New Rules on Word Limitations for Petition Filings and Supplemental Authority
The first category of changes involves a long-time concern on what “word limit” Rules apply to Certiorari Petitions in the Maryland Court of Appeals, and the process and word limits for submitted “Supplemental Authority” Filings. Previously, the only concrete Maryland Rule word limit for Petitions for Writ of Certiorari was 3900 words. Left silent, or missing, was any other “word limit” Rules, as well as if “Replies” to Petitions for Writ of Certiorari were permitted, as they were in practice, and is generally permitted in the United States Supreme Court. [i]
The new Rules now specify, both the “Answer” and a “[c]ross-[p]etition that answers a petition, shall not exceed 3,900 words.” Pg. 77. Also at pages 78-79, the New Rules effective April 1, 2022, include updated Md. Rule 8-303 (d) as follows.
(1) Time to File. Within 15 days after service of the petition or cross-petition, any other party may file an original and seven copies of an answer to the petition or cross-petition stating why the writ should be denied. If an amicus curiae brief is filed in support of the petition or cross-petition pursuant to Rule 8-511 (e), the deadline to answer is automatically extended to 15 days after service of the amicus curiae brief.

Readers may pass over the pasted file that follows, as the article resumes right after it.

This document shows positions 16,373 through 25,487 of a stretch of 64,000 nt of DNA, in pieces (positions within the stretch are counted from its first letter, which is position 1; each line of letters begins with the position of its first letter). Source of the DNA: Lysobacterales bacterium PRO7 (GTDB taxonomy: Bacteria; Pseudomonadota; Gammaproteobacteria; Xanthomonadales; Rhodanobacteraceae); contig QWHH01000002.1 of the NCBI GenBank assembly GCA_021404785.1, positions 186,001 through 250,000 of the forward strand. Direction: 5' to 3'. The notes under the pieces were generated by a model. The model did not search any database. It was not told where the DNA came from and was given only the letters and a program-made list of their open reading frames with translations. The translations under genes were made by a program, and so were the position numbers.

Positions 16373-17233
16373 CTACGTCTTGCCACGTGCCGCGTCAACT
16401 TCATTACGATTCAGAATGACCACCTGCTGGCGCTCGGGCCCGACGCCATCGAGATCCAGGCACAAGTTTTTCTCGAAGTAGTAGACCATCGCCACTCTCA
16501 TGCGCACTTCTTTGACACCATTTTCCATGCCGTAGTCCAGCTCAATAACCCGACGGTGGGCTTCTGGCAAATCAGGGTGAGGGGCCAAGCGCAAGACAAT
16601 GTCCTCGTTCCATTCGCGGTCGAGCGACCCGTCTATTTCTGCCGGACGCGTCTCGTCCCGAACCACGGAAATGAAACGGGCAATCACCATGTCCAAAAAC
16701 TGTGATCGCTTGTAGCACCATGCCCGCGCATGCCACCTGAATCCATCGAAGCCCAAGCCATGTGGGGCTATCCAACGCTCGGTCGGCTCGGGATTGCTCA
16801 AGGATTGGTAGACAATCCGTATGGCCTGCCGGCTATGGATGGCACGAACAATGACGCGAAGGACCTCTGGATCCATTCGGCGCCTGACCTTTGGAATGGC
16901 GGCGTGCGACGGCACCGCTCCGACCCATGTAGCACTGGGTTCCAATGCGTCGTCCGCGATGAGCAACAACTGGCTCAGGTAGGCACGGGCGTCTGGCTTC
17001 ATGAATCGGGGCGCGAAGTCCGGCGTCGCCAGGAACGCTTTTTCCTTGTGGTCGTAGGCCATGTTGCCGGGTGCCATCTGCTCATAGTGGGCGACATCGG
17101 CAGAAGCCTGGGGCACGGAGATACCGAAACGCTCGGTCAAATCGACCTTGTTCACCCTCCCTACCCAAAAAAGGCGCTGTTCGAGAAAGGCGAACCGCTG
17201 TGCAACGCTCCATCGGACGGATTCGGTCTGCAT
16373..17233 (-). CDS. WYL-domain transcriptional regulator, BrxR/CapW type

(2) Word Limits. Except with the permission of the Court of Appeals: (A) an answer to a petition shall not exceed 3,900 words, and (B) a reply to a cross-petition shall not exceed 1,500 words.
This clarifies what in practice, was the word limit for Answers, but technically previously did not have a specified “word limit.” This left open the possibility Answers could be as long as desired by the Respondent, though in practice, this was rarely done. Furthermore, this 3900-word limit applies for “cross-petitions.” (Presumably, this limit also exists as a single unit for 3900 words for “Answers and Conditional Cross-petitions”). There is also 1500-word limit now for “Replies” to “Cross-petitions.” Essentially, there is a fuller codified opportunity for when a Cross-Petition is filed, for a “Reply” by the original Petitioner of 1500-words.
Left out in the new Rules is whether “Replies” to Certiorari petitions are still permitted, as has been in practice previously. See, Endnote I; see also, previous Blog Post on “open” issues in Appellate practice. The new Rules strongly suggest that answer is now “No.”
When an Answer claims there are “vehicle” concerns against granting the Certiorari petition, such as an untimely appeal notice, or the issue wasn’t properly presented or preserved below, these concerns are appropriate in an Answer or Opposition to Petition for Writ of Certiorari. Previously, these concerns may be misstated, or over-stated, thus justifying a “Reply” to be filed.